“In a first instance, the clay model initially formed by Erwin Wurm in shapes of everyday objects can vary greatly in size. They can be larger than life, giving the work a surreal notion, or remain true to the actual size of the everyday object. Then, on the clay model, the artist leaves his physical imprint, for example by sitting on it (Sideboard) or walking over it (Snow).”
Again, Wurm is invoking and expanding on Aristotelian tradition, the “substance” of things lies in their autonomous reality, and less in the human activities that assign meaning to them or attempt to wrest from them their physical secrets. To quote Ropac:
“This is precisely the direction in which Erwin Wurm wishes to take the viewer. Thus, for instance, in Hochgebirge a black refrigerator clings to a warped high-rise building, or sausages stand or lie on chests of drawers. Here man is no longer the measure of all things – like the Earth after the Copernican revolution… a new form of materialism, or ‘realism,’ which accepts that things are not subordinate to man, but follow natural laws of their own. Markus Gabriel sums it up: ‘There is not one single world, but many, many different perspectives on the world.’ (Markus Gabriel, 2013).”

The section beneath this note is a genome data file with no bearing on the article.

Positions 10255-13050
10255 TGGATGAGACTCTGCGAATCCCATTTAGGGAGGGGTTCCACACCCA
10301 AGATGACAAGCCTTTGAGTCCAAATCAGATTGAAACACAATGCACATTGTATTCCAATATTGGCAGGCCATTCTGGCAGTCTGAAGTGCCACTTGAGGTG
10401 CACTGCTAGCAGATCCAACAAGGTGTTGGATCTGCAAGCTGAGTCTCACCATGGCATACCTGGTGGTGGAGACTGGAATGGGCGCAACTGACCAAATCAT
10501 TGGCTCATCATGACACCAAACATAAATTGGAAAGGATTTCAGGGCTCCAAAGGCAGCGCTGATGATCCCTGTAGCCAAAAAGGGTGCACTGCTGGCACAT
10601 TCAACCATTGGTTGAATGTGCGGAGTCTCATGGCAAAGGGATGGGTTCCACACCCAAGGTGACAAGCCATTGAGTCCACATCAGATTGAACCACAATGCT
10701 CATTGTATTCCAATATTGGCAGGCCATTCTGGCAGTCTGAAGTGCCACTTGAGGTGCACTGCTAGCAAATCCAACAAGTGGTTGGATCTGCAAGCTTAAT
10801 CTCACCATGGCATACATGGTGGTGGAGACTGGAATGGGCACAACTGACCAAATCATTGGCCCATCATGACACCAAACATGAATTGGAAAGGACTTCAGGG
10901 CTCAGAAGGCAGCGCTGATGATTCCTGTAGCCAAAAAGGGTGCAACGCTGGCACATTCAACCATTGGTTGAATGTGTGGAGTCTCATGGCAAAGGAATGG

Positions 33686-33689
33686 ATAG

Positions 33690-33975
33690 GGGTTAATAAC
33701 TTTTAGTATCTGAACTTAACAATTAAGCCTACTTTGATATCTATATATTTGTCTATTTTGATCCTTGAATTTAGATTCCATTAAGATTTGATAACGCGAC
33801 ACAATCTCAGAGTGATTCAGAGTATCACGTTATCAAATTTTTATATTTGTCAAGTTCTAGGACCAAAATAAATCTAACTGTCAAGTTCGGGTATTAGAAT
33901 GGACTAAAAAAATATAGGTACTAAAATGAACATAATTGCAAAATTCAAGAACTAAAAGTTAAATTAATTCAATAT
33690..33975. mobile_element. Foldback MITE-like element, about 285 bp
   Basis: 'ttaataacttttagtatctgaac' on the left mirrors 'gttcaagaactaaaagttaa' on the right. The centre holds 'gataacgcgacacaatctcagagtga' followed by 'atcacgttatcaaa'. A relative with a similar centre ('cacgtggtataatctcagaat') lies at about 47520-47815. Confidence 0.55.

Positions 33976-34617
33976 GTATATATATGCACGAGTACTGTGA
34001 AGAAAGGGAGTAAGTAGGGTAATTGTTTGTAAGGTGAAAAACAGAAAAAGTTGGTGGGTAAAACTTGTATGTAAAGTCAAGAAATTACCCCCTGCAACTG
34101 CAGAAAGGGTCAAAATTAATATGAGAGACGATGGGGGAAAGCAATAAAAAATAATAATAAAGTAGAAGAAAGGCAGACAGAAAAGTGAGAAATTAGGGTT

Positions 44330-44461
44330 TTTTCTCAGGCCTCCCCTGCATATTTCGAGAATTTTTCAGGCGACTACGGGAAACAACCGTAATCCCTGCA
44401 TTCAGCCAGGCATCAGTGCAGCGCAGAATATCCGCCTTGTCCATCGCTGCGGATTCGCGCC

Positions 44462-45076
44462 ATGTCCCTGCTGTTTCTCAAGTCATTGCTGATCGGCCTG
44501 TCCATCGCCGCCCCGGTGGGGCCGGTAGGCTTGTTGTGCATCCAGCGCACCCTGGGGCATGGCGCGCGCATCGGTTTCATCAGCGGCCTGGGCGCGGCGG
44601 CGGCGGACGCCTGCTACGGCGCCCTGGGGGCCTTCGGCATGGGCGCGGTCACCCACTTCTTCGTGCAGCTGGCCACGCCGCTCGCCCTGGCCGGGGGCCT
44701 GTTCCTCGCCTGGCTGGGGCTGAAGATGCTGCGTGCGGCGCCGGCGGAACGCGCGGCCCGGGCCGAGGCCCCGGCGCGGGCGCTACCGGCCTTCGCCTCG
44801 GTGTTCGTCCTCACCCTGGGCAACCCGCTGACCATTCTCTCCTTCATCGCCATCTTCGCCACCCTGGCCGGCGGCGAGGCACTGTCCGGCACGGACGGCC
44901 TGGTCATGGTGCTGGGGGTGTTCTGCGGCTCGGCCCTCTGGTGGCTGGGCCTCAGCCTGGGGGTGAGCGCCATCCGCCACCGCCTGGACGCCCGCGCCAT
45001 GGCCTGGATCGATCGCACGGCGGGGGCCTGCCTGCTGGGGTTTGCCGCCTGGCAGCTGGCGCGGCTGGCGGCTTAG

Garth Clark is the Chief Editor of cfile.daily.
What do you think of Wurm’s contemporary ceramic art? Let us know in the comments.
Erwin Wurm, born in 1954, lives and works in Vienna and in Limberg/Lower Austria. During the 1990s, he attracted much attention with his “One-Minute Sculptures”. Following the artist’s partly written and partly pictorial instructions, visitors to the exhibition could themselves briefly become sculptures, by taking up often absurd poses frequently involving everyday objects – especially clothing – such as the knitted pullovers, frequently recurring in his works. Time is a further important factor which he explores in all kinds of different ways: from the shortest-lived works , the “dust sculptures”, through large-scale installations, in which fixed architectural components are dressed in knitted pullovers, to the performative “One-Minute Sculptures.” Wurm understands the concept of sculpture as the pre-modern premise that sculpture is concerned with the alteration of mass and volume.
In this respect, he describes humans gaining or losing weight as a sculptural act. His artistic expression, rather like the comic strip or science fiction images, is clear and simple, readily accessible to a wide public. At the same time, he makes use of cynical criticism. The works of the exhibition Lost will subsequently be shown at the Berlinische Galerie in Berlin from 15 April until 22 August 2016. In September 2016 Erwin Wurm will open an important solo show at the Museo Novecento in Florence (Italy) and on several locations in public spaces. In his work, Erwin Wurm, albeit controversial, has done much to expand the concept of sculpture, and he uses absurd and comic elements of contemporary society – particularly in relation to the human body. In his sculptures and performances, he has repeatedly re-drawn and extended the fragile boundary defining a visible form from inside and outside, fundamentally challenging and questioning the viewer’s perception of reality. Now he is taking his vision to the kiln as well.